My Mom is Roman Catholic My Dad is a Jew and I am an atheist – but the spirit of the holiday is always fun!

Nicole on

See, Whitney, as a Christian, I disagree. I think atheists are entitled to their own opinion as everyone is, but you shouldn’t celebrate the BIRTH of CHRIST. If you want a time to celebrate good fellowship and being a kind person and sharing gifts, create your own holiday…

Anna on

Nicole slight problem with your feeling about people who aren’t christian (i.e., atheists) celebrating the birth of Christ… hate to break it to you but Christmas (Dec. 25th) isn’t the birth of Christ either. There are many who feel that the day chosen by the Catholic church to celebrate was actually the day of the pagan holiday Dies Natalis Solis Invicti (latin for “the birthday of the unconquered Sun”). Winter festivals also tended to be the most popular of festivals amongst pre-christian cultures (due to less agricultural work and looking forward to the better weather of spring) with many of the customs of those festivals being appropriated into the Christmas holiday, ie: gift-giving and merrymaking from Roman Saturnalia; greenery, lights, and charity from the Roman New Year; and Yule logs and various foods from Germanic feasts. Pagan Scandinavia celebrated a winter festival called Yule, held in the late December to early January period. As Northern Europe was the last part to Christianize, its pagan traditions had a major influence on Christmas. Scandinavians still call Christmas Jul. In English, the word Yule is synonymous with Christmas. Lastly I think the introduction of Saint Nick, or Santa has further desecularized (I don’t think that is a word) this holiday.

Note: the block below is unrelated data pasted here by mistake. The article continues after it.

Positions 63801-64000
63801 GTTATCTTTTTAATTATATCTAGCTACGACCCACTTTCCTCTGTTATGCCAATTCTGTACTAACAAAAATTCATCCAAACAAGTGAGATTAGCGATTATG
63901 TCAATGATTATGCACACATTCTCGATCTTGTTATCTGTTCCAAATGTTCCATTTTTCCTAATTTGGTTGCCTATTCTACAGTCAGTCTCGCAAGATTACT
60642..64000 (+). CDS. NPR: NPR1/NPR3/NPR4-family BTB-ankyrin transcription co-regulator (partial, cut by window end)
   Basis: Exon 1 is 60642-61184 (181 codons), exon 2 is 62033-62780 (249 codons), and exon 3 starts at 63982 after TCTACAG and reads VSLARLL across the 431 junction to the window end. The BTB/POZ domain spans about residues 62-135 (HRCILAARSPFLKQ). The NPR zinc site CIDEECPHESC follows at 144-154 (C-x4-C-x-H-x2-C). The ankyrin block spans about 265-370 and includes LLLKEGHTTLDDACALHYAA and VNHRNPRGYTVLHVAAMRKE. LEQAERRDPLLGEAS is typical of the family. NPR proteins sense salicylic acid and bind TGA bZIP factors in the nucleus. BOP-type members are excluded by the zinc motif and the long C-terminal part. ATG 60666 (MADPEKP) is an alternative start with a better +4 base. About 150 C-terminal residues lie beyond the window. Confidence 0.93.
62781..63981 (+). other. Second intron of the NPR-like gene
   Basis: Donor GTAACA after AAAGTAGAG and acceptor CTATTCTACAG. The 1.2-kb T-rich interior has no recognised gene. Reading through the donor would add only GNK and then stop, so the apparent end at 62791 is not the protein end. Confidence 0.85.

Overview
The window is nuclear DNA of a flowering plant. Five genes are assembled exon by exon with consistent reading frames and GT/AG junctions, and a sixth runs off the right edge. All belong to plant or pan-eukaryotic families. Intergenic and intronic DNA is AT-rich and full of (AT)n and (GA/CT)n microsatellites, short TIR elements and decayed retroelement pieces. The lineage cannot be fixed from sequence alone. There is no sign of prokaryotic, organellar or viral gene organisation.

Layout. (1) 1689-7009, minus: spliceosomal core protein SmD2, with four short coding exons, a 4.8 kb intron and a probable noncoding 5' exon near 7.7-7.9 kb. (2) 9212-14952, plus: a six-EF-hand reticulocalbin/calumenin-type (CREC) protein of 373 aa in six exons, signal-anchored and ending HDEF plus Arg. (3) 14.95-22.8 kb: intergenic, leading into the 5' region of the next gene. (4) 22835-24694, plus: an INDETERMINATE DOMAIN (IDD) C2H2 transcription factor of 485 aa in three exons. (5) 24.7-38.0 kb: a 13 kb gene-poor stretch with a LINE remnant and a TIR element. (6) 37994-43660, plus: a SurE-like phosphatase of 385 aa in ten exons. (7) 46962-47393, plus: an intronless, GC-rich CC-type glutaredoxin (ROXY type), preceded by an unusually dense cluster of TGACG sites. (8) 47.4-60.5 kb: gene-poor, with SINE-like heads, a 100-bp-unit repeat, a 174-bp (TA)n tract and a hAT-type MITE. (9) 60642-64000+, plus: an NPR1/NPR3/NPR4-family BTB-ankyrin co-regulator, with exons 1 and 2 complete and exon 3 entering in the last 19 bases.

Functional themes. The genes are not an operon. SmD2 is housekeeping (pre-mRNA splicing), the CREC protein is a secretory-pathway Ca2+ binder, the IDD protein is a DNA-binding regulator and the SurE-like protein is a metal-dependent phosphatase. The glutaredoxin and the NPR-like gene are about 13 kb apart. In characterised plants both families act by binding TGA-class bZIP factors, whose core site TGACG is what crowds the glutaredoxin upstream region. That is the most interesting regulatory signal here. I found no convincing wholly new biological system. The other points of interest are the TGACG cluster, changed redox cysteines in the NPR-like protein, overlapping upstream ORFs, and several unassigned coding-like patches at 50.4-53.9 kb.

I think the custom of Christmas is a lovely one but it is not strictly a christian one. It’s a human one – a time when we can appreciate each other through gifts and merryment and charity.

JM on